Michelle Byrom, 57, could be executed later this month for a crime she did not commit. She was charged with hiring her son’s friend to kill her abusive husband. It is clear now that her son killed his abusive father. Her son confessed in letters to her and to a court-appointed psychologist that he committed the crime. Byrom’s son is free on parole, and the man she supposedly hired is free. Even though Michelle did not hire anyone to kill her abusive husband, the State wants to execute her at the end of March and make her the first woman executed in Mississippi since 1944.
Michelle Byrom’s execution will be a miscarriage of justice.
Edward Byrom Sr. was shot in his home, with his own gun. Michelle was in the hospital with double pneumonia at the time of the murder. Even though Michelle was heavily medicated and in the hospital, the police pressured her to confess to the murder to save her son from "taking the rap." The pressure continued on this mentally ill woman until she confessed and added details about the supposed murder-for-hire.
At trial, Michelle’s son, Edward Jr., told the jury that at Michelle’s request, his friend, Joey Gillis murdered Edward Byrom Sr., and his own role was limited to procuring the murder weapon and disposing of it after the fact. In exchange for this testimony, the prosecution allowed Edward Jr. to plea to lesser charges and to avoid the death penalty.
The jury did not hear that Edward Jr. had twice confessed that he actually murdered his father and there was no murder-for-hire. During the investigation Edward, Jr. confessed that he murdered his father to the state-appointed forensic psychologist. Corroborating evidence convinced the psychologist the confession was genuine. The psychologist told the trial judge what he had learned and asked for instructions. The judge allowed the trial to proceed without disclosing this exculpatory evidence to Michelle’s lawyers, and then sentenced Michelle to death. Junior’s confession to the psychologist was never given to Michelle’s defense attorneys nor presented to the jury. Junior also wrote two letters to his mother before the trial, describing how he felt about the abuse he suffered at the hands of his father and describing in detail exactly how and why he—not Gillis—killed his father.
Because defense counsel failed to disclose these letters to the prosecution prior to trial, the judge did not allow the jury to see Junior’s letters to his mother. Michelle paid the price for a mistake made by her lawyers. The physical evidence corroborates Edward, Jr. confession. Edward, Jr. was found with gunpowder residue on his hands; Gillis was not. As a result of Edward Jr.’s confession to the psychologist, the prosecutor dropped the capital murder charges against Gillis, and allowed him to plea to the much lesser charge of accessory. Thus, Gillis, the supposed “hit man,” has since been released from prison.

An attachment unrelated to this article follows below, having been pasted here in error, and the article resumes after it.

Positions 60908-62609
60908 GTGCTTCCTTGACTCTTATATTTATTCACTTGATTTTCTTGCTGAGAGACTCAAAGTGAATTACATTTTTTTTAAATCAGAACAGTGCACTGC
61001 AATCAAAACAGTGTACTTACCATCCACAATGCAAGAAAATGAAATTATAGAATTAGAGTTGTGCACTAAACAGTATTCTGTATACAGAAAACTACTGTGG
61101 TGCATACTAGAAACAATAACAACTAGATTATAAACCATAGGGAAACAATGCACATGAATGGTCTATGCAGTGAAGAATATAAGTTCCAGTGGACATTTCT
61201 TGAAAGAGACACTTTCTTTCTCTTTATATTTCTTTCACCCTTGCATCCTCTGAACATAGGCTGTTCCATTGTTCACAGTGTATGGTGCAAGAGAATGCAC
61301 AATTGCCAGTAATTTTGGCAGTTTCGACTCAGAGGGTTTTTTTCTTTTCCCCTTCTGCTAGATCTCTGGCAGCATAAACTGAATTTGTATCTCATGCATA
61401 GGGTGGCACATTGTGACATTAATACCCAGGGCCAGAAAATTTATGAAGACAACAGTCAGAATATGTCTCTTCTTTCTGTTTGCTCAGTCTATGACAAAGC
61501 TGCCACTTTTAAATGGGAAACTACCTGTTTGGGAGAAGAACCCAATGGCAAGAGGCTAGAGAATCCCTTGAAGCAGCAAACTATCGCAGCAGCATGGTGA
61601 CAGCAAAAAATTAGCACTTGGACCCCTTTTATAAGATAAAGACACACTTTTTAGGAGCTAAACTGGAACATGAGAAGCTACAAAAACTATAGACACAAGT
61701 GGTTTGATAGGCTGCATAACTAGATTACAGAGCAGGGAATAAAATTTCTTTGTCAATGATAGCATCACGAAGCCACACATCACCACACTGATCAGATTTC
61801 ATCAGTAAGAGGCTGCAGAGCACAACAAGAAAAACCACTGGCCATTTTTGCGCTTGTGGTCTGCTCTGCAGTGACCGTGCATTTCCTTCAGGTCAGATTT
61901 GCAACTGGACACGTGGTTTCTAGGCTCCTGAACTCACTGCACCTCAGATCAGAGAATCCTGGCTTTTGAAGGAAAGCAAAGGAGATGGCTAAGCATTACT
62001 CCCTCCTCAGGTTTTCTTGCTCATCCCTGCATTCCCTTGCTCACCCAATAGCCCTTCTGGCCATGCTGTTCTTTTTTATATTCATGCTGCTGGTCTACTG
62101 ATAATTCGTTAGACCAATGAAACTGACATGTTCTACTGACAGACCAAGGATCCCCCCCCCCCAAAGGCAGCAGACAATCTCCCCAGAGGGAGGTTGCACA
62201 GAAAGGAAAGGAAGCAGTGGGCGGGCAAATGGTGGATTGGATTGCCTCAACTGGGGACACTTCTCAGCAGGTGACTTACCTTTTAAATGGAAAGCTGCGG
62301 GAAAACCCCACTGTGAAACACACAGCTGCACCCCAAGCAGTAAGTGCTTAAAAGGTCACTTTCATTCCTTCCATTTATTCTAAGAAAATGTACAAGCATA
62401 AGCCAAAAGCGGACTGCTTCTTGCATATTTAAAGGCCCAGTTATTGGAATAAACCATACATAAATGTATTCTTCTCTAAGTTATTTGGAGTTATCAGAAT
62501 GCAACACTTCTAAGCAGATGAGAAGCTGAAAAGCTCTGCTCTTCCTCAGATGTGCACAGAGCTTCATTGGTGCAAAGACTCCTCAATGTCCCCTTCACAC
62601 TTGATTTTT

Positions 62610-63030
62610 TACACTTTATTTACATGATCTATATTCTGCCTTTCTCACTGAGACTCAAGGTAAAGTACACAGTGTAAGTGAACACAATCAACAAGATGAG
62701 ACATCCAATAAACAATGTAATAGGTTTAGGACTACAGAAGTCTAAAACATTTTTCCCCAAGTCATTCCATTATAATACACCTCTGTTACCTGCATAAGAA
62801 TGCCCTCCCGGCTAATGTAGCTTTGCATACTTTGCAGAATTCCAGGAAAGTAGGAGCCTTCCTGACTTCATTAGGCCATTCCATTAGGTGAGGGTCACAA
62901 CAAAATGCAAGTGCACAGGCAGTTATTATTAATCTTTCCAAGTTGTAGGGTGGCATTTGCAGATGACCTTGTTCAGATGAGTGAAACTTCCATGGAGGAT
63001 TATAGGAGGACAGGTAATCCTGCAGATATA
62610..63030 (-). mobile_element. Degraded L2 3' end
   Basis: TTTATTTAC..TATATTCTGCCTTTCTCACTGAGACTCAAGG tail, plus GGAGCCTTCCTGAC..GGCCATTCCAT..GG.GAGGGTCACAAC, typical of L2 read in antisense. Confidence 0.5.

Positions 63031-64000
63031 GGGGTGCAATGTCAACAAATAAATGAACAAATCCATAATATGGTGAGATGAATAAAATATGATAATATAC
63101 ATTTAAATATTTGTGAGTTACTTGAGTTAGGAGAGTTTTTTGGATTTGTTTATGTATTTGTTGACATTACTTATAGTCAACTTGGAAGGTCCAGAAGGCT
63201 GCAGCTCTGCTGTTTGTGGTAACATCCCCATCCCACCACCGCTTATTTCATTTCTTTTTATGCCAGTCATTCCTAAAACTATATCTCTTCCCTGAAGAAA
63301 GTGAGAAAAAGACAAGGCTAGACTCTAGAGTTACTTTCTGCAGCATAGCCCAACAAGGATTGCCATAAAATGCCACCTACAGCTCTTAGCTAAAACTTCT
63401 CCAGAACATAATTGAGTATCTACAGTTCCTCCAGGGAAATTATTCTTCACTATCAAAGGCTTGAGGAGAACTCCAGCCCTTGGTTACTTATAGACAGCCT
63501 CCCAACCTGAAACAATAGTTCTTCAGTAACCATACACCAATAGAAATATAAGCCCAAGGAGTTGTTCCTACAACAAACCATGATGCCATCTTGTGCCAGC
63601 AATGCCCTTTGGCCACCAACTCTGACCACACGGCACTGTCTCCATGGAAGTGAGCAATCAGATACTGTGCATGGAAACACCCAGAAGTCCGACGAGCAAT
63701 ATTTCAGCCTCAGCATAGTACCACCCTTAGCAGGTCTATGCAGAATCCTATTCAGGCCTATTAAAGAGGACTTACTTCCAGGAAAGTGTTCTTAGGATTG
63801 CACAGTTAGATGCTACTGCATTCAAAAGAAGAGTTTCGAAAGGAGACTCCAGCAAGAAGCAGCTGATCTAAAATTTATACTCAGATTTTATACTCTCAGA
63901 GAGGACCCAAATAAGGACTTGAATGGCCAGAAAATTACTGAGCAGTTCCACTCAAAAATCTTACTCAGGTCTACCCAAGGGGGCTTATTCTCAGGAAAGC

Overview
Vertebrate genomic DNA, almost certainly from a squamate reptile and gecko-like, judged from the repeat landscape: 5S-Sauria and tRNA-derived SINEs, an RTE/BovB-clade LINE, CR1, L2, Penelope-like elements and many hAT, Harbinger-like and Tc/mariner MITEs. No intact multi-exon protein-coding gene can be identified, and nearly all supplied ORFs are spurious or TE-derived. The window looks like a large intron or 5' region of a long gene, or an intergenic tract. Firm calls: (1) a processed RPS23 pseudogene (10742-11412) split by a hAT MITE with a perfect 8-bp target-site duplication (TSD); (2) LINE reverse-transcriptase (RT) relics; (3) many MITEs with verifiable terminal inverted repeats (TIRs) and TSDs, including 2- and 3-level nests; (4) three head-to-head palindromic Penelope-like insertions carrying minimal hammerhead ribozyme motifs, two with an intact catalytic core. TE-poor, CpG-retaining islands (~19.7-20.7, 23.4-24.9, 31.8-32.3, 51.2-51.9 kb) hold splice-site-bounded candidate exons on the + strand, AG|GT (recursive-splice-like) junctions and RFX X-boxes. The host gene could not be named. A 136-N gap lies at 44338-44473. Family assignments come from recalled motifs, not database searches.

Edward, Jr. is out on parole after serving a reduced sentence in return for giving false testimony against his mother.
Michelle suffered extreme physical, sexual and emotional abuse as a child and at the hands of her alcoholic husband—mitigating evidence that was never presented at trial.
Michelle’s step-father sexually abused her then forced her to work as a prostitute until she ran away at age 15. With no skills or education, she supported herself as a stripper. While still a teenager, Michelle moved in with Edward Byrom, a man nearly twice her age. They had one child, a son, Edward Byrom Jr.
Michelle suffered years of brutal and humiliating physical, sexual and emotional abuse at the hands of her husband, Edward Byrom Sr. Michelle was never able to receive help because her husband threatened to kill her if she left.
As part of ongoing sexual abuse, Edward forced Michelle to have sex with other men while he videotaped. He made advances to Michelle’s friends, and sexually assaulted her mentally handicapped sister. Edward Byrom Sr. physically abused their son, Edward Byrom Jr., to force his compliance. Michelle became mentally ill and ingested rat poison as a way to be admitted to the hospital and escape the abuse.
Nonetheless, the prosecutors portrayed Michelle as a scheming, devious woman who had manipulated her son into helping her with a murder-for-hire scheme to get the life insurance. They insisted if she had really been abused, she could have simply just left her husband.
Michelle’s attorneys were trying their first capital case. They advised her that the trial had so many errors it would be overturned on appeal, and that she therefore did not need to invoke her right for a jury to hear mitigating evidence about her abuse before it decided her sentence. The trial judge, who had suppressed Junior’s confessions and allowed Michelle’s hideous abuse to be deprecated during the trial, sentenced Michelle to death.
Michelle Bryom was branded a scheming manipulative woman who could have just walked away from an entire lifetime of physical and sexual abuse. Now she is about to be executed, though we can be confident the son she was trying to protect actually committed the crime, and there never was any murder-for-hire.
Byrom’s attorneys filed motions before the Mississippi Supreme Court on February 24 to get a retrial and sued the Mississippi Department of Corrections on March 3 to obtain information about the drugs which are supposed to use for the lethal injection. She is still waiting the decisions.